Part 3 of Gaga, Inc., a three-part series on Lady Gaga
The enforcers from "The Sopranos" or "Boardwalk Empire" could learn a thing or two from Team Gaga.
Entrusted with managing the sprawling affairs of music’s reigning meteoric star, the financial, business, legal and career gurus who surround Lady are ferocious in safeguarding her brand — which is valued in the tens or even the hundreds of millions of dollars.
From an ex-boyfriend-music Svengali to merchandise counterfeiters, they have sought to inflict pain on those who threaten, or attempt to profit from, her pop-culture empire.
When her former boyfriend and manager Rob Fusari sued Lady Gaga for $35 million for money he claimed to be owed for launching her career, they quickly countersued, saying he owed her money for forcing her into an "unlawful" contract. (Both suits were dropped.)
Before her 2010 tour even began, they filed a trademark infringement suit against "John Does 1-100," asking for a nationwide seizure order of bootleg material that those unnamed and at-the-time unknown people might sell outside her concerts.
They’ve tried to press concert photographers to automatically relinquish copyright ownership.
And, most absurdly, the team successfully threatened the London confectionery Icecreamists for hawking “Baby Gaga” ice cream made with human breast milk. (Gaga's legal filing demanded that the store rename the flavor "something which is not aurally, visually or conceptually similar to Lady Gaga"; Icecreamists relaunched the flavor several days ago as “Baby GooGoo.”)
Also Read Part I and II in series:
Part I: Why Lady Gaga's 'Born This Way' May Save the Music Industry
Part II: Brand Theft Gaga: Meteoric Fame, Done the Madonna Way — Exactly
As they busy themselves with this kind of zealous protection, as well as overseeing her panoply of licensing, publishing, merchandising, marketing and television arrangements, don’t think of Team Gaga as “handlers.” It’s Gaga who drives almost everything in her messaging and choices, one member of her inner circle told TheWrap.
“It’s all her,” the adviser said.
Gaga and Team Gaga steadfastly spurned TheWrap’s repeated overtures to participate in this story.
So who makes up Team Gaga?
As chairman and CEO of Interscope Geffen A&M — home to U2, Eminem and the Black-Eyed Peas — Jimmy Iovine is arguably the most powerful figure in Gaga’s professional life, with a major voice in financial and career decisions. He was instrumental, for example, in her selection as guest mentor to the top four finalists on “American Idol,” where he is a regular as an in-house mentor.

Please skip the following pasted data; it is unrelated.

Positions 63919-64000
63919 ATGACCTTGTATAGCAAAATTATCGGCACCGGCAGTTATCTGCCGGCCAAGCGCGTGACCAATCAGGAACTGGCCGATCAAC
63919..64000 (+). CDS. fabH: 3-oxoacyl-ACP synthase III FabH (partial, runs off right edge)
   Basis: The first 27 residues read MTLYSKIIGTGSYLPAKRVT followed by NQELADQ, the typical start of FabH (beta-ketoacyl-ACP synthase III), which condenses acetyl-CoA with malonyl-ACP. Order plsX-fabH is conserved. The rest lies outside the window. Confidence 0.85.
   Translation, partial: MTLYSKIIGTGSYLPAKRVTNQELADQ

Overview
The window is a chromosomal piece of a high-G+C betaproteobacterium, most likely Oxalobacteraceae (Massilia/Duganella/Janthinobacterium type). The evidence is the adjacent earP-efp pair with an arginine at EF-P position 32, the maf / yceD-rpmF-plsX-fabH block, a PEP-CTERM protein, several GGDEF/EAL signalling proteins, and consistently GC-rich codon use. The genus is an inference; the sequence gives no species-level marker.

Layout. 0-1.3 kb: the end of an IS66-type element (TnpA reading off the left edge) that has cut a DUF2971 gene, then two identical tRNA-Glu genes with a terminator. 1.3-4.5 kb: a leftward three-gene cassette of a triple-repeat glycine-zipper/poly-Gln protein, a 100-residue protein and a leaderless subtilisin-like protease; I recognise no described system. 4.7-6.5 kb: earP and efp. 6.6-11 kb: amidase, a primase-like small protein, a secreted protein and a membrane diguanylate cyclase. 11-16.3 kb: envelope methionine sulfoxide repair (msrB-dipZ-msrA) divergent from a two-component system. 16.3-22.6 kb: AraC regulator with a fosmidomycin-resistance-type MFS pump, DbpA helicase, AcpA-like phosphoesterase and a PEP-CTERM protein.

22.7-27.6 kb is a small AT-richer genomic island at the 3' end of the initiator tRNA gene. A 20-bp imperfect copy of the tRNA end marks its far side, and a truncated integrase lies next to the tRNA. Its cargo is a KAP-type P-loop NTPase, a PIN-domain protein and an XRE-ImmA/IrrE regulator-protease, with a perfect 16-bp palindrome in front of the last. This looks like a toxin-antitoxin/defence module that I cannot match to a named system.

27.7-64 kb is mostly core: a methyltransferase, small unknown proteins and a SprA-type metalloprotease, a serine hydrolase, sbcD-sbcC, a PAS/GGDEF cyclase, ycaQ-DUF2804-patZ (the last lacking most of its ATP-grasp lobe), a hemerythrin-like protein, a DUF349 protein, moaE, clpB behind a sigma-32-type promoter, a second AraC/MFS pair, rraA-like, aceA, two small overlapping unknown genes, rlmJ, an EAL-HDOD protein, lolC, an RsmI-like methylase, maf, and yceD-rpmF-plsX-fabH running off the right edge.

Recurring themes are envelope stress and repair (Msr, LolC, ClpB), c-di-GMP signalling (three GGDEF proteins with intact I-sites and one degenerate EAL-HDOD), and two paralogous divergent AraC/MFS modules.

(Pictured, left to right: Dr. Dre, who markets Gaga's in-ear headphones, Gaga, Iovine.)
And if past is prologue, Iovine might well next steer Gaga into a starring role on the big screen. After all, the producer-turned-mogul co-produced hit films for his two biggest solo acts: “8 Mile” with Eminem, and “Get Rich or Die Tryin’” with 50 Cent.
Iovine gained his seat at her table thanks to one of his executives. Vincent Herbert — perhaps the most unsung figure in the Gaga fairytale — signed her to his Interscope imprint, Streamline, and shepherded her debut, “The Fame,” as executive producer. "I really feel like we made pop history, and we're gonna keep going," Gaga once said about Herbert.
Herbert (pictured left, with Gaga) was consumed by Gaga. Once, recalls public-relations executive Marvet Britto, he spent much of a meeting with rapper/actress Eve playing and marveling over Gaga tunes that later would be included on “Fame.”
According to an acquaintance of Herbert's, the young record exec was instrumental in the choice of Troy Carter (pictured below, right) as Gaga’s manager and day-to-day advisor on career decisions. All but certain that Gaga’s moment was approaching, Herbert is said to have remarked to her future manager, “You Troy, won’t want to miss this” or words to that effect.
At the time, Carter was reportedly close to succumbing to music-industry disillusionment, and on the verge of relocating from Beverly Hills back to his home on the East Coast. According to a friend of Carter's and Herbert's, that changed when he encountered Herbert and Gaga. (He still manages to spend some of his down time on the East Coast, at a $2.3-million Martha’s Vineyard spread that he purchased last year.)
Finally came Gaga's agent, Beverly Hills-based Dave Wirtschafter of William Morris Endeavor Entertainment. Three years ago Wirtschafter had never heard of Lady Gaga, but he was turned on to her when he heard her music played constantly on the four main radio stations in New Zealand, where he had a vacation home.
After returning to the U.S., he immediately checked out Gaga; the agency signed her the day after a first meeting. An entire WME team, including the powerful agency chief Ari Emanuel, works on her behalf. Among other projects, the agency has landed Gaga a high-profile gig as creative director for Polaroid.
At one point Gary Stiffleman was another key member of the Gaga team, but the prominent entertainment attorney quietly exited the team early this year, TheWrap has confirmed. He does so on the heels of talks with Interscope to renegotiate the star's 2007 contract.
Gaga is a massive loss for Stiffleman's company, the powerhouse Los Angeles-based entertainment-law firm of Ziffren, Brittenham, Branca, Fischer, Gilbert-Lurie, Stiffelman, Cook, Johnson, Lande & Wolf, perhaps on a par with its first abandonment by off-and-on client Michael Jackson in 1990.
And her exit is all the more stinging, considering her current legal representation: longtime archrival Grubman Indursky & Shire, where she’s handled by the high-profile hotshot Kenny Marsalis, whose other clients include Sean "Diddy" Combs and Mary J. Blige.
Then again, it's probably unfair to say that Gaga is "handled" by Marsalis. Like his fellow team members, he is at Gaga’s command.